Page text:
LOS ANGELES (CN) – Local government agencies should be legally mandated to provide shelter space to the nearly 59,000 homeless people living on the street in Los Angeles County, according to a lawsuit filed Tuesday by a coalition of residents and business owners.
In the face of a growing housing and homeless crisis, plaintiff LA Alliance for Human Rights cites a lack of results from local government agencies to build affordable housing or place people into temporary shelter space, so now they’re seeking court intervention.
Approximately 59,000 people are homeless in LA County and 36,000 in the city of LA, according to a 2019 homeless count which accounts for a 12% and 16% increase respectively.
In 2016, a $1.2 billion voter-approved bond sought to build 10,000 affordable housing units but in the last year projected housing costs soared from $350,000 to over $500,000 according to an audit report from county officials.
The complaint filed Tuesday in federal court seeks an enforceable legal mandate requiring LA County to provide shelter space to house everyone living on the street. Earlier this year, a state homeless commission proposed the legal mandate approach, which would hold state and local governments liable to reduce the amount of people living on the streets and offer them affordable housing.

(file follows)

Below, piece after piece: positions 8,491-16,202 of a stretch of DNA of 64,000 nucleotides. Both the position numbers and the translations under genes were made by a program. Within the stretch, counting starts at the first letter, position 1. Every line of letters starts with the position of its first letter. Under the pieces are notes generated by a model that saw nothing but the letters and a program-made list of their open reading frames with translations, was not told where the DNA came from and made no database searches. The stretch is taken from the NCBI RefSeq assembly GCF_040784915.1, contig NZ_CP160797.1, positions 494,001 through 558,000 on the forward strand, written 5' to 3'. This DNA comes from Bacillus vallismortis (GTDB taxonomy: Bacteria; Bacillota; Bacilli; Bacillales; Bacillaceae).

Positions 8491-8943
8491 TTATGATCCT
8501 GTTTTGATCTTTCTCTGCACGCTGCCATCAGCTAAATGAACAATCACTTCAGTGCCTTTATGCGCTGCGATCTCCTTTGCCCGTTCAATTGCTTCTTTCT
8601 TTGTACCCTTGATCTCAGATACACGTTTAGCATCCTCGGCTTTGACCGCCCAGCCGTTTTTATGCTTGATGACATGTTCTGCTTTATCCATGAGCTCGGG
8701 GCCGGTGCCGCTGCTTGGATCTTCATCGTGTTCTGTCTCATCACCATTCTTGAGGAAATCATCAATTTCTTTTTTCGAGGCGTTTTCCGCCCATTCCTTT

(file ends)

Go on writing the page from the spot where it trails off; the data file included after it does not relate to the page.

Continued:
The mandate idea is only a concept at this point, but the plaintiffs in the lawsuit want a right to shelter law and provision for wraparound services in LA County. The group, represented by the LA-based law firm Spertus Landes Umhofer, says they spent several months in discussions with city and county officials before they filed their lawsuit.
In many ways, the LA Alliance for Human Rights seeks to duplicate efforts of U.S. District Judge David O. Carter in Santa Ana, who ordered county officials to meet and coordinate a response to the homeless crisis in response to a lawsuit over the forceful removal of thousands of people from a riverside homeless encampment.
“We’re modeling the relief we’re seeking after what they did in Santa Ana,” attorney Elizabeth Mitchell told Courthouse News. “It has been very effective in Orange County and we’re looking to duplicate that here.”
Members of the LA alliance describe itself as a “broad coalition” of residents who live or work in or around downtown LA’s Skid Row, but also includes support from the LA Police Protective League and the Midnight Mission located in Skid Row.
They also seek a deadline-driven plan to reduce encampments, increase social outreach and ensure care for people living on the streets.
“A court-ordered mandate is necessary to galvanized swift action; every other method has failed to date,” said the coalition in a statement.
Discussions with the city and county are ongoing, said Mitchell, and the group hopes to file a motion for a preliminary injunction in the next few months.
Plaintiffs in the complaint include business owners who operate in downtown LA, former homeless residents, disabled residents who use wheelchairs and can’t navigate around tents on the sidewalk and residents who say the lack of services has created a dangerous situation for their community. They claim negligence, violation of the Americans with Disabilities Act, violation of due process, uncompensated taking and municipal liability for unconstitutional custom or policy among other claims.
An email to county and city officials for comment were not immediately answered.